Emmanuel Mahieux (PhD student)

After obtaining an MPhil in Politics (Oxford, 2015), Emmanuel worked as an operative for a political campaign. He then worked in a leading communications agency for two years before starting a PhD program in political psychology at UCL. Emmanuel’s research focuses on the psychological and cognitive profile of ‘swing’ voters. Emmanuel is supervised by Lee and Joe Devlin (UCL).

Email: Twitter: @emmanuelmahieux






Kolja Rath (MPhil)

Kolja Rath studied for a BSc in Psychology with Biology at the University of St Andrews. In his undergraduate research project, supervised by Dr Nicole Tausch, he investigated the dynamics of public opinion concerning different protest tactics and their interactions with police actions. His MPhil project will focus on the influence of court decisions surrounding polarised political issues on public opinion on these issues and trust in the legal system more broadly, with a specific emphasis on climate litigation cases. His studies at Cambridge are funded by the German Academic Scholarship Foundation.







JonRobert Tartaglione (PhD student)

JonRobert holds a Master's in Social Cognition from UCL as well as a Master's in the Social Sciences from the University of Chicago. His current research in the Political Psychology Lab at the University of Cambridge explores the intersection of political differences (i.e. between liberals and conservatives) and social norms. More specifically, it aims to tease apart the impact social norms have on the attitudes and behaviors of political partisans, whether liberals and conservatives display asymmetric susceptibility to social norms, and under which conditions will such norms catalyze political and non-political action. JonRobert is also the Founder and CEO of Influence 51.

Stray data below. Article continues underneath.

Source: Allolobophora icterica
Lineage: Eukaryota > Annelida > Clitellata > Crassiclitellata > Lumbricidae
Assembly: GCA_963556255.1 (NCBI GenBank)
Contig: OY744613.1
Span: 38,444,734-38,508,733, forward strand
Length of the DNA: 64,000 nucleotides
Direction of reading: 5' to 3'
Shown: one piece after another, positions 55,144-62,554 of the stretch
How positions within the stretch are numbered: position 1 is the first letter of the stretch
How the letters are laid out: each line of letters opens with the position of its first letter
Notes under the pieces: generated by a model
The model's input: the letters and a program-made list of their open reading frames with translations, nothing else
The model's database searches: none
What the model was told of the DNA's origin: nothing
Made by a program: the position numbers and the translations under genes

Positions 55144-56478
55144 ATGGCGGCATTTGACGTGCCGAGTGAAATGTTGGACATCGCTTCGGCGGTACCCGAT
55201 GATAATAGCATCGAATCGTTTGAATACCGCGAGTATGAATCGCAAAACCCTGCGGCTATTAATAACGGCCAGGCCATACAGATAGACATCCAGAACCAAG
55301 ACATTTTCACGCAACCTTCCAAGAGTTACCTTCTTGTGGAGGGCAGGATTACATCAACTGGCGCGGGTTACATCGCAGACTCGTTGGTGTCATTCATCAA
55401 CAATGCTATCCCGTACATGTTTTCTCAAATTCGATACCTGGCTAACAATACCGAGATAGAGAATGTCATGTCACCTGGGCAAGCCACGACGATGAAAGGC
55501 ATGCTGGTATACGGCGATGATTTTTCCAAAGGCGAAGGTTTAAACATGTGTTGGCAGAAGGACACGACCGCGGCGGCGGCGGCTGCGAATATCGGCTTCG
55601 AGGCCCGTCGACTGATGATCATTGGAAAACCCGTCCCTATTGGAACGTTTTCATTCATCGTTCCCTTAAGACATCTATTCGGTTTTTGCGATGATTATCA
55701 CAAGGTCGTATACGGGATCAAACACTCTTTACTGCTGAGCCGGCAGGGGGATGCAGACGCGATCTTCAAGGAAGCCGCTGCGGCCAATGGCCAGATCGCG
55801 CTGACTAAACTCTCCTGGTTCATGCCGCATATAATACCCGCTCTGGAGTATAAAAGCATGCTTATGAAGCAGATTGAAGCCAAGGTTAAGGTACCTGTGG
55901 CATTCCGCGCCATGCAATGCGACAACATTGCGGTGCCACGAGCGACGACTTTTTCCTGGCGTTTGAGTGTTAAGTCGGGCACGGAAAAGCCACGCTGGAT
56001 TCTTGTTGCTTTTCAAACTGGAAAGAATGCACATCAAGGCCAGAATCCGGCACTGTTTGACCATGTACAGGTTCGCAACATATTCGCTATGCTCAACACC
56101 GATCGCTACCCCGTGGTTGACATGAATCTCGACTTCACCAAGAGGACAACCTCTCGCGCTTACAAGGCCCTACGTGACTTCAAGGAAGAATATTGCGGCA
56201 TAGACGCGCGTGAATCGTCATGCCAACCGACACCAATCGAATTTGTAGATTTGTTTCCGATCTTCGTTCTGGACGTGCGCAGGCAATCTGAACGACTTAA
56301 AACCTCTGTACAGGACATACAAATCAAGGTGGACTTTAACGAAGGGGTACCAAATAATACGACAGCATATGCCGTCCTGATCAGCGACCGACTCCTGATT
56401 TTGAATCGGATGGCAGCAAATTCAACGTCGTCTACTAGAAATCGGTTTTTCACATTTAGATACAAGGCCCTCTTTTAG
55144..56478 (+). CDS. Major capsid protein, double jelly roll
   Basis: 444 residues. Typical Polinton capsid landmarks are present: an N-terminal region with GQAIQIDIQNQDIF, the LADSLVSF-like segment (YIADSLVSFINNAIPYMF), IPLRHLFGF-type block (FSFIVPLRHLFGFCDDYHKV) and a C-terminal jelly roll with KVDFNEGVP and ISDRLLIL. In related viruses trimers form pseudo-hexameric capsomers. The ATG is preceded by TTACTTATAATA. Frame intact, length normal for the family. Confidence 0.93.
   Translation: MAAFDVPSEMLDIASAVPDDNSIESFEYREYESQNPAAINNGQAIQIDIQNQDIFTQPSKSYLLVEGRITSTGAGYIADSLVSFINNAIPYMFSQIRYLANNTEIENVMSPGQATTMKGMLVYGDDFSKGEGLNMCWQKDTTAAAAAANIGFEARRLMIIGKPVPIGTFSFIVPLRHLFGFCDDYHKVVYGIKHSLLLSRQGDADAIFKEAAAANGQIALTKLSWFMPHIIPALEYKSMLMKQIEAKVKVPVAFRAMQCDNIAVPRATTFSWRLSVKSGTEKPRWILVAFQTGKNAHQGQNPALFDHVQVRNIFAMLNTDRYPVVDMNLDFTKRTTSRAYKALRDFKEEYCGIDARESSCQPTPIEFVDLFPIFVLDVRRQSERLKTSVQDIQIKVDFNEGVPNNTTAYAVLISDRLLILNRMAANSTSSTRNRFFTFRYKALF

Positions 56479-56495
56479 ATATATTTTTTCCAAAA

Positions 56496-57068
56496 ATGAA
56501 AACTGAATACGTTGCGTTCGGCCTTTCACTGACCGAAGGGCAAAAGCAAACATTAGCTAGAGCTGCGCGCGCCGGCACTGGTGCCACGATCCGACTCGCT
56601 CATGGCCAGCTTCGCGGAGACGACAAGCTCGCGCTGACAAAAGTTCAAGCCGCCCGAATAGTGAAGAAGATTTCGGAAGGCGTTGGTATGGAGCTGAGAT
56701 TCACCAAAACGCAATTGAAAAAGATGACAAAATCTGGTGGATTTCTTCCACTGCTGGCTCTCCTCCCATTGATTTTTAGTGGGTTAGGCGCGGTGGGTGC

Email: Twitter: @PolPsyTat





David Young (post doc and lab manager)

David studied Psychology at UCL where he was awarded the Plotkin Prize for the best undergraduate Psychology dissertation. His undergraduate project was in the domain of judgment biases, and tested competing theoretical predictions about the causes and boundary conditions of the well-known 'anchoring' effect. His MPhil research explored individual differences, and country level differences in the extent of ‘policy aligned’ voting decisions. His PhD explores computational modeling of the priors and beleifs that shape political polarization.   



Email: Twitter: @David_JYoung





Lisa-Maria Tanase (PhD student)

Lisa-Maria is co-supervised by Lee de-Wit and Professor Lucia Reisch, director of the El Erian Institute of Behavioural Economics and Policy. Her PhD is funded by the El Erian Institute. Her PhD research aims to understand how political psychology and behavioural economics can inform the development of interventions and policy measures to mitigate climate change through both individual and institutional action. She is interested in exploring matters of social justice, ethics and political polarisation surrounding climate change. Before joining the Political Psychology Lab for her PhD, she worked for two years at the University of Cambridge Winton Centre for Risk and Evidence Communication, where her research focused on the communication of evidence and uncertainty in a variety of domains from policy interventions to healthcare and the legal sector. She completed an MSc in Cognitive and Decision Science and BSc in Arts and Sciences at UCL. She explored decision-making processes at complementary cognitive, behavioural and political scales with an interdisciplinary combination of data analysis, experimental methods and computer programming. 

Her paper as first author is available in the Royal Society Open Science Journal:





Recent lab MPhil alumni:

Sam Lloyd is now doing a PhD in environmental psychology at Victoria University. 

Liza Karmannaya is now doing a PhD in computational social science at UCL.